Inability of murine peritoneal macrophages to convert linoleic acid into arachidonic acid. Evidence of chain elongation

R. S. Chapkin, S. D. Somers, Kent L Erickson

Research output: Contribution to journalArticle

37 Citations (Scopus)

Abstract

Various murine macrophage populations synthesize and secrete large amounts of arachidonic acid (20:4n-6) derived eicosanoids (cyclo-oxygenase and lipoxygenase products). These metabolites are known to possess a wide variety of functions with regard to the initiation and regulation of inflammation and tumorigenesis. Because the dietary intake of 20:4n-6 is usually low, tissues are largely dependent upon dietary linoleic acid (18:2n-6) as an initial unsaturated precursor for the biosynthesis of 20:4n-6. The purpose of these experiments was to determine whether resident or responsive murine macrophages possess desaturase and elongase activities capable of in vitro conversion of 18:2n-6 into 20:4n-6. Peritoneal exudate macrophages were purified by adherence and incubated in serum-free medium containing fatty acid-free BSA with [1-14C]18:2n-6. Approximately 90 to 98% of the [14C]18:2n-6 at 4 and 16 h was recoverd in phosphatidylcholine and phosphatidylethanolamine. The metabolism of [14C]18:2n-6 was determined after transesterification and separation of the 14C-fatty acid methyl esters by argentation TLC, reverse phase HPLC, and electron impact gas chromatography/mass spectrometry. Resident and responsive macrophages lacked the capacity to transform [14C]18:2n-6 into 20:4n-6. In addition, prelabeled macrophages incubated with soluble, calcium ionophore A23187 or phorbol myristate, or particulate, zymosan, membrane perturbing agents also lacked Δ6 desaturase activity. All macrophages tested were capable of elongating [14C]18:2n-6 into [14C]20:2n-6. These observations suggest that 20:4n-6, present in macrophage phospholipids, is biosynthesized elsewhere and transported to the macrophage for esterification into the phospholipids. In addition, these findings demonstrate that elongase activity is present in both the resident and responsible peritoneal macrophage.

Original languageEnglish (US)
Pages (from-to)2350-2355
Number of pages6
JournalJournal of Immunology
Volume140
Issue number7
StatePublished - 1988

Fingerprint

Peritoneal Macrophages
Linoleic Acid
Arachidonic Acid
Macrophages
Phospholipids
Zymosan
Lipoxygenase
Eicosanoids
Calcium Ionophores
Esterification
Serum-Free Culture Media
Calcimycin
Myristic Acid
Exudates and Transudates
Prostaglandin-Endoperoxide Synthases
Phosphatidylcholines
Nonesterified Fatty Acids
Gas Chromatography-Mass Spectrometry
Carcinogenesis
Esters

ASJC Scopus subject areas

  • Immunology

Cite this

Inability of murine peritoneal macrophages to convert linoleic acid into arachidonic acid. Evidence of chain elongation. / Chapkin, R. S.; Somers, S. D.; Erickson, Kent L.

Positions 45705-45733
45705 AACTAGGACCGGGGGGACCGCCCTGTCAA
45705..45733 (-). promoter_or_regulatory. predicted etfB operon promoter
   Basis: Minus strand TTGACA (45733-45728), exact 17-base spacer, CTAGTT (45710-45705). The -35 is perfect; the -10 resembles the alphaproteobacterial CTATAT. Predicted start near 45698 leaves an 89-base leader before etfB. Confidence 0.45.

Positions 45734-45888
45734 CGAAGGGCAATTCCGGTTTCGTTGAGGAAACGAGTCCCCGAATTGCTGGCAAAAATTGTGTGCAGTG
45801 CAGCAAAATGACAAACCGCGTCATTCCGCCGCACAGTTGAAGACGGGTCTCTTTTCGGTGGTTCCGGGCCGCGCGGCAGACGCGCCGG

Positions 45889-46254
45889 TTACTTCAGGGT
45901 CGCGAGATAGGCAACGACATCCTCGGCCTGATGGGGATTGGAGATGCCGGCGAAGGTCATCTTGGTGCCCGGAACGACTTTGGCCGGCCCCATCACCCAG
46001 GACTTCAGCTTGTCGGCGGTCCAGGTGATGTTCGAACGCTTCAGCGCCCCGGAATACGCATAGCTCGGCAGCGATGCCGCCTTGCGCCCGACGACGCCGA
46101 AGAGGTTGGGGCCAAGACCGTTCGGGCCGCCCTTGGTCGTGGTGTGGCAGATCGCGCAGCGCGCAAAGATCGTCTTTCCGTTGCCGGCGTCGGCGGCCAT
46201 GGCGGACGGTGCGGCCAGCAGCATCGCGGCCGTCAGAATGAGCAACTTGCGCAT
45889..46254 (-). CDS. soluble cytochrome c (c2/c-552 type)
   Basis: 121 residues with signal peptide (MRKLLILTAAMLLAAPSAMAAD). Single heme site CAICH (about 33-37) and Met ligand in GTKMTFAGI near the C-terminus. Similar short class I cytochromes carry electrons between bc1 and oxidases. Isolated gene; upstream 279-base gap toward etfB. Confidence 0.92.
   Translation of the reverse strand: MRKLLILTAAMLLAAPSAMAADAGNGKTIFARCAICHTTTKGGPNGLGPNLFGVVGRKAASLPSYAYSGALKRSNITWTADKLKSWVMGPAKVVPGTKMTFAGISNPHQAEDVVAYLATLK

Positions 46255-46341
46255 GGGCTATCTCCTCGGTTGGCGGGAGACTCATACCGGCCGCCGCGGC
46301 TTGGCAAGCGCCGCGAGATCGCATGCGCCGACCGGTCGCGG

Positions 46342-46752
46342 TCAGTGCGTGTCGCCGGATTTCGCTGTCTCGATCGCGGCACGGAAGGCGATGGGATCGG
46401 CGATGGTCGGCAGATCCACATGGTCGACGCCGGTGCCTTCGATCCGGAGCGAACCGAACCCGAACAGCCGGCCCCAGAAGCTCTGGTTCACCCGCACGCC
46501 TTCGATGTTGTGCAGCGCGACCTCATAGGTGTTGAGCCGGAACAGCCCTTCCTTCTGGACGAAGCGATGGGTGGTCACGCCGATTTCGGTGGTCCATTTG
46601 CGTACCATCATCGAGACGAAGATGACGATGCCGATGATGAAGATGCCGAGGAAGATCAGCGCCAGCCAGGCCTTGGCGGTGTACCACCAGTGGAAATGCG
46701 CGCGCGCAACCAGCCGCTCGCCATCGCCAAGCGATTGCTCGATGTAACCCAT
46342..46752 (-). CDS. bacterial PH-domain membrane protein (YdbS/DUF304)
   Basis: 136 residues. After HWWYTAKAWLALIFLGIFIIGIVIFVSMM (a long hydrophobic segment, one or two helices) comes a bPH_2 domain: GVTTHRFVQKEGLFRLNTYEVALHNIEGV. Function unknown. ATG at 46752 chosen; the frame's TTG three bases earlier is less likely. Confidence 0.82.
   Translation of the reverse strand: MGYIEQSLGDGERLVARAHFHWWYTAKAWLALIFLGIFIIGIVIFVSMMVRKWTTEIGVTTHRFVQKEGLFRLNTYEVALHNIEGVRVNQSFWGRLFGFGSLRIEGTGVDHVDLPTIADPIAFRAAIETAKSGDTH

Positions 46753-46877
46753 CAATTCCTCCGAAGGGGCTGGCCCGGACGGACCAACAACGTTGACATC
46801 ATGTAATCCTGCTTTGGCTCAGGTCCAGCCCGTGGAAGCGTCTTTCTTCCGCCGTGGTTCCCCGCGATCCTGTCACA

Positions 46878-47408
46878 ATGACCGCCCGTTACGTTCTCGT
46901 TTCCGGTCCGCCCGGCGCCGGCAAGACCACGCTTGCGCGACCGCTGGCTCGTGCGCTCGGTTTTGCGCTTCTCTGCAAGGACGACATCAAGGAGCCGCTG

In: Journal of Immunology, Vol. 140, No. 7, 1988, p. 2350-2355.

Research output: Contribution to journalArticle

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abstract = "Various murine macrophage populations synthesize and secrete large amounts of arachidonic acid (20:4n-6) derived eicosanoids (cyclo-oxygenase and lipoxygenase products). These metabolites are known to possess a wide variety of functions with regard to the initiation and regulation of inflammation and tumorigenesis. Because the dietary intake of 20:4n-6 is usually low, tissues are largely dependent upon dietary linoleic acid (18:2n-6) as an initial unsaturated precursor for the biosynthesis of 20:4n-6. The purpose of these experiments was to determine whether resident or responsive murine macrophages possess desaturase and elongase activities capable of in vitro conversion of 18:2n-6 into 20:4n-6. Peritoneal exudate macrophages were purified by adherence and incubated in serum-free medium containing fatty acid-free BSA with [1-14C]18:2n-6. Approximately 90 to 98{\%} of the [14C]18:2n-6 at 4 and 16 h was recoverd in phosphatidylcholine and phosphatidylethanolamine. The metabolism of [14C]18:2n-6 was determined after transesterification and separation of the 14C-fatty acid methyl esters by argentation TLC, reverse phase HPLC, and electron impact gas chromatography/mass spectrometry. Resident and responsive macrophages lacked the capacity to transform [14C]18:2n-6 into 20:4n-6. In addition, prelabeled macrophages incubated with soluble, calcium ionophore A23187 or phorbol myristate, or particulate, zymosan, membrane perturbing agents also lacked Δ6 desaturase activity. All macrophages tested were capable of elongating [14C]18:2n-6 into [14C]20:2n-6. These observations suggest that 20:4n-6, present in macrophage phospholipids, is biosynthesized elsewhere and transported to the macrophage for esterification into the phospholipids. In addition, these findings demonstrate that elongase activity is present in both the resident and responsible peritoneal macrophage.",
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